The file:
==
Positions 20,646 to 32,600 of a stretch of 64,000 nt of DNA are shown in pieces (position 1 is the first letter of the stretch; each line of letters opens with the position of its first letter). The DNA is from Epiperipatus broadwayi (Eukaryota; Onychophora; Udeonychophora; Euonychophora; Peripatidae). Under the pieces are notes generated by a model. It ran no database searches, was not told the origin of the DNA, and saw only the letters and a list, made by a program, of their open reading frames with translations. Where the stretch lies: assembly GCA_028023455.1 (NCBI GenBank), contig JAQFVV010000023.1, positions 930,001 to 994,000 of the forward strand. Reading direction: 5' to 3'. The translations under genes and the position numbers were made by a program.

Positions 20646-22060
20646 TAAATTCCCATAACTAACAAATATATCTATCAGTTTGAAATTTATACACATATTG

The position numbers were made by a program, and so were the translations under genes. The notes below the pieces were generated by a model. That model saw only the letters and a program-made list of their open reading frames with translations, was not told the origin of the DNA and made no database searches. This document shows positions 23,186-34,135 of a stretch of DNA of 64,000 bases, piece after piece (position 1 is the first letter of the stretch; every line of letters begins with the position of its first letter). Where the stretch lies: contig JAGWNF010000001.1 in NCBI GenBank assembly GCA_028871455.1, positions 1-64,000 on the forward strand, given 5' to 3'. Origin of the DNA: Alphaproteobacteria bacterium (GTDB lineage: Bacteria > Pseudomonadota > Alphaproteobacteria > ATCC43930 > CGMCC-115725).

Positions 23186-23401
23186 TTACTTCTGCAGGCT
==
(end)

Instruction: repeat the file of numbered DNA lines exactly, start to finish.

Positions 20,646 to 32,600 of a stretch of 64,000 nt of DNA are shown in pieces (position 1 is the first letter of the stretch; each line of letters opens with the position of its first letter). The DNA is from Epiperipatus broadwayi (Eukaryota; Onychophora; Udeonychophora; Euonychophora; Peripatidae). Under the pieces are notes generated by a model. It ran no database searches, was not told the origin of the DNA, and saw only the letters and a list, made by a program, of their open reading frames with translations. Where the stretch lies: assembly GCA_028023455.1 (NCBI GenBank), contig JAQFVV010000023.1, positions 930,001 to 994,000 of the forward strand. Reading direction: 5' to 3'. The translations under genes and the position numbers were made by a program.

Positions 20646-22060
20646 TAAATTCCCATAACTAACAAATATATCTATCAGTTTGAAATTTATACACATATTG

The position numbers were made by a program, and so were the translations under genes. The notes below the pieces were generated by a model. That model saw only the letters and a program-made list of their open reading frames with translations, was not told the origin of the DNA and made no database searches. This document shows positions 23,186-34,135 of a stretch of DNA of 64,000 bases, piece after piece (position 1 is the first letter of the stretch; every line of letters begins with the position of its first letter). Where the stretch lies: contig JAGWNF010000001.1 in NCBI GenBank assembly GCA_028871455.1, positions 1-64,000 on the forward strand, given 5' to 3'. Origin of the DNA: Alphaproteobacteria bacterium (GTDB lineage: Bacteria > Pseudomonadota > Alphaproteobacteria > ATCC43930 > CGMCC-115725).

Positions 23186-23401
23186 TTACTTCTGCAGGCT